Everyone deserves Dignity and Comfort at the end of life! It’s been said that “death is a great equalizer,” and most people want to face the end of life with loving support and dignity. This includes members of the LGBTQ+ community, who are often more hesitant than the general population to seek out hospice services. 

To overcome any potential roadblocks to care, the solution includes: 1) Educating hospice providers and caregivers of the unique needs of LGBTQ+ families and 2) Educating families about hospice and assurances of non-discriminatory, compassionate care.

For Pride Month in June, for example, the Heart to Heart Hospice organization worked to partner with and recognize members of the LGBTQ+ community. Our efforts included the Heart to Heart Hospice Foundation sponsoring the Dallas Pride Festival. Thank you to our Heart to Heart Hospice teams in Texas, Indiana, and Michigan for joining with surrounding communities to better serve LGBTQ+ families. 

But even beyond the month of June, Heart to Heart Hospice works to acknowledge, recognize, and provide quality care for LGBTQ+ families –  care they deserve year round. From legal documentation and well-informed healthcare practitioners to family concerns and mental health issues, Heart to Heart Hospice utilizes a hospice team approach that provides patient care for body, mind, and spirit – including support for LGBTQ+ patients and their loved ones. 

LGBTQ+ Informed Hospice Providers

Each family has its own dynamic, and special considerations may be required for LGBTQ+ individuals and their loved ones. Hospice providers need to understand the following concerns as they meet with patients and caregivers and create hospice care plans for the final months of life.

Marie Curie, a palliative care research organization in the UK, identifies key problems LGBTQ+ people face in the study, Hiding who I am – the reality of end-of-life care for LGBT people (as reported in NHPCO LGBTQ+ Resource Guide):

  1. “Anticipating discrimination” – Because LGBTQ+ people anticipate that they will face discrimination, they access palliative care later or avoid it entirely. Sixty percent of older gay people believe that care services will not be able to meet their needs.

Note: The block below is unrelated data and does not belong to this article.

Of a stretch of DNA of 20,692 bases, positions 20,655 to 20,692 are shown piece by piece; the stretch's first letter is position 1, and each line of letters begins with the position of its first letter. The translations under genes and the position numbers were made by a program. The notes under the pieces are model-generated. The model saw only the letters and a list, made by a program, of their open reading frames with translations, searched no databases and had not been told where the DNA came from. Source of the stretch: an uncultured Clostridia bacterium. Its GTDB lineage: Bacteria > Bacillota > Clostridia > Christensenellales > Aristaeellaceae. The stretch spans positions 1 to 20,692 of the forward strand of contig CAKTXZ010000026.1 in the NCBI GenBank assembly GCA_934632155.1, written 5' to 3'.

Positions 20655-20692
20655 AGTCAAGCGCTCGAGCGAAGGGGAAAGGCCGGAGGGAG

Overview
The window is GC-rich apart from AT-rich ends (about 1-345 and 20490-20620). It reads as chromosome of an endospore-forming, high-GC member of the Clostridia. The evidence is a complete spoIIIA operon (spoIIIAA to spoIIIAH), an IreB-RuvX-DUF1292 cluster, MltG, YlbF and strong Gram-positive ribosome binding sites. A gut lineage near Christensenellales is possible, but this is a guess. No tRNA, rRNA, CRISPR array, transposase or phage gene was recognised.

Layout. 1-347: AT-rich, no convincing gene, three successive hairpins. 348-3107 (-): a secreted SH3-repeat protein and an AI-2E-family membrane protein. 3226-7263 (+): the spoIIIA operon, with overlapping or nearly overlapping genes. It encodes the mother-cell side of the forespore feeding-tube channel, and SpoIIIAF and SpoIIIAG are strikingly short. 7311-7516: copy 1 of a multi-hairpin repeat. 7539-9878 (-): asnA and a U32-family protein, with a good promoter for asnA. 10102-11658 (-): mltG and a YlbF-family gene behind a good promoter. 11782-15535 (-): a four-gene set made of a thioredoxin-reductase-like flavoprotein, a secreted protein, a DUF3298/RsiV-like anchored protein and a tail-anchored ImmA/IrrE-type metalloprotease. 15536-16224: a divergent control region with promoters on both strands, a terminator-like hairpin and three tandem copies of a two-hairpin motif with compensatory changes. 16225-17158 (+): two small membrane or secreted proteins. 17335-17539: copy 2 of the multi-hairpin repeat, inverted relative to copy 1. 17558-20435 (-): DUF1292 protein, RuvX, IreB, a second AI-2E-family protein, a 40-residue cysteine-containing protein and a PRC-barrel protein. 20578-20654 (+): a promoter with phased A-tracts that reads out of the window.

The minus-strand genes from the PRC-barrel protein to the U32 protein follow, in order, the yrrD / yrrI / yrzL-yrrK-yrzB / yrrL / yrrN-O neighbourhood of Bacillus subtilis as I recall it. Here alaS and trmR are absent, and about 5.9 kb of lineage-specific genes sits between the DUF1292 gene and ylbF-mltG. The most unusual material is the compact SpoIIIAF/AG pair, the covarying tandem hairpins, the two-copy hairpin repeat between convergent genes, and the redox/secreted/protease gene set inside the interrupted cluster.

2. “Complexities of religion and LGBT end-of-life care” – End-of-life and palliative care providers may not meet the spiritual needs of LGBTQ+ families to the same extent they address these issues for other families.
  3. “Assumptions about identity and family structure” – Some clinicians may discriminate against LGBTQ+ people in end-of-life care and make assumptions about patients’ identity and family structure.
  4. “Varied support networks” – Kinship networks are varied, and LGBTQ+ patients may more often rely on chosen family than biological family at the end of life. Furthermore, they may fear that partners may not be respected as next of kin.
  5. “Unsupported grief and bereavement” – While communities are offered many templates of how to support bereaved straight surviving spouses after the death of a partner, LGBTQ+ survivors may feel isolated in their grief.
  6. “Increased pressure on LGBT care[givers]” – Because evidence shows that LGBT people are more likely to receive palliative care support late in the trajectory of an illness, or not receive that aid at all, there is additional burden on LGBTQ+ caregivers, who may not benefit from all the resources available to others when providing care for a loved one.

To allay these concerns, LGBTQ+ families need hospice providers who offer pain and symptom management, dignity, and compassion that never discriminates – from nurses, aides, volunteers, social workers, spiritual care and bereavement coordinators. Well-informed staff respect patient identities, family structures, unique health concerns, social challenges, mental health concerns, and more. Further, qualified hospice staff can help guide the process for medical decision-making and legal documents like advance directives that help put LGBTQ+ families at ease.

LGBTQ+ Education and Support

Beyond educating hospice staff, another vital step is engaging with the LGBTQ+ community about the importance of hospice care. This includes:

  • Collaboration with LGBTQ+ organizations to enhance their knowledge, build community partnerships, and ensure they are providing the best care possible. These collaborations help foster a more supportive environment for LGBTQ+ patients.
  • Education and resources specifically tailored to LGBTQ+ patients and their families. This can include information on legal rights, support groups, counseling services, and assistance in creating advance care directives that address the unique concerns of LGBTQ+ individuals.
  • Comprehensive education campaigns within the community and LGBTQ+ groups on hospice topics like costs and Medicare coverage, levels of care, quality of life on hospice, and more (read some here at 10 Facts About Hospice).
  • Continual improvement and feedback to hospice care organizations from LGBTQ+ patients and their families to identify areas for improvement. Regular assessment and evaluation of their services can help identify any gaps in care and ensure that the needs of LGBTQ+ individuals are being met effectively.

By implementing informed care and collaboration, hospice providers can create a welcoming environment where LGBTQ+ patients and their families feel supported, respected, and empowered during the end-of-life journey. For more, see the comprehensive LGBTQ+ Resource Guide from the National Hospice and Palliative Care Organization.